It's probably one of the worst ways a child could die. Suffering while trapped in a hot car. Contact 13 has new data showing it happens more often than you think.
The numbers are staggering while the suffering is unimaginable. According to the National Highway Traffic Safety Administration, since 1998, 760 children died in the U.S. from heatstroke because they were left in a car. This year, 18 have died so far.
We want to help prevent that from happening and so does NHTSA so they're issuing a new warning today.
NHTSA reminds everyone that the inside temps of a car can be deadly in almost no time.
So here are some life saving tips your family can use that cost absolutely nothing:
- Most importantly, never leave a kid in a car, even for a minute. You never know what might happen that could prevent you from getting back to your vehicle.
- Look Before You Lock. Make it a habit to always look at the back seats when you get out of a car, not just when you're the driver but as a passenger too.
- When you load the kiddos in the car, leave something on the back seat or floor like your purse or wallet, phone or even one of your shoes -- ANYTHING that will force you to go to the backseats again when get out.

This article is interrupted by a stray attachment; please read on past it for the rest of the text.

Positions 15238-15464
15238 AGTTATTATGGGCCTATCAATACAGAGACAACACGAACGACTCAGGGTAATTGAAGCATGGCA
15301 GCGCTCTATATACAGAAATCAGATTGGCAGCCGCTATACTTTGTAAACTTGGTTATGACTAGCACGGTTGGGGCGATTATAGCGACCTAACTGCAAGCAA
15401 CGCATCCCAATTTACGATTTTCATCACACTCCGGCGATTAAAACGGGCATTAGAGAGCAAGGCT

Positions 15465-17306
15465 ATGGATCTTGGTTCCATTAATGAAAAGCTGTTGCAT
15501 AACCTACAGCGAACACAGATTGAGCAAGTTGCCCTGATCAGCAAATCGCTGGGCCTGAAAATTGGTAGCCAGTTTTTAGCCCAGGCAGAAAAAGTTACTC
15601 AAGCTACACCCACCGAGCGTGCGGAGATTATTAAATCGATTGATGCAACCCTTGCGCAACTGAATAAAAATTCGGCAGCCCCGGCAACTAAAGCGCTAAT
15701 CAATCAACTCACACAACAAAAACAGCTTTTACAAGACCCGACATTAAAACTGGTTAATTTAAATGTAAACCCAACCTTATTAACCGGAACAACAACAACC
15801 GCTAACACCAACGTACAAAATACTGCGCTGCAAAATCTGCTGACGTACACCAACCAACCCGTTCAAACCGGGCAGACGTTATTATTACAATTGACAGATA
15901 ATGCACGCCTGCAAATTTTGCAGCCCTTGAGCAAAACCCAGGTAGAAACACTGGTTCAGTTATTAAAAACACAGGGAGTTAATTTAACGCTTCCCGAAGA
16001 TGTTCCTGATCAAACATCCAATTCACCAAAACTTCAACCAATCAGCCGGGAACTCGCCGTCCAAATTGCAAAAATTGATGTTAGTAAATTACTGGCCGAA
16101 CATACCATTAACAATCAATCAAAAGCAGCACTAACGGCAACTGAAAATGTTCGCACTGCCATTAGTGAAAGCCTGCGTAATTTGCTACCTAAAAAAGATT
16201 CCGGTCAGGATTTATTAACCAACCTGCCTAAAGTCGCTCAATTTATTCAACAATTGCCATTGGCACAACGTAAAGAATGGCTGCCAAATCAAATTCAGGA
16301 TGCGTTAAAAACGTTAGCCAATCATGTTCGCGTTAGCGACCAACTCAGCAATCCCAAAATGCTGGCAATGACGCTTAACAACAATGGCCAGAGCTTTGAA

- Keep a stuffed animal in the car seat, move it to the front seat after your child is in. That will serve as a visual reminder.
And there are a number of devices such as car seat alarms and aps available to chose from.
All those choices comes down to this slogan from NHTSA: "Whatever it takes, so you don't forget."
When your car is parked at home, keep the doors locked and the keys out of reach from young ones. NHTSA data show 27% of the children who died were playing in an unattended vehicle.
And another message from NHTSA: "IT'S EASIER THAN YOU THINK TO FORGET A CHILD IN A HOT CAR." That's important because according to KidsandCars.org tragedy has struck families from every background. In fact most cases involve responsible, loving parents. Don't think for a second it happens only to children with a history of abuse or neglect. That's because everyone gets distracted.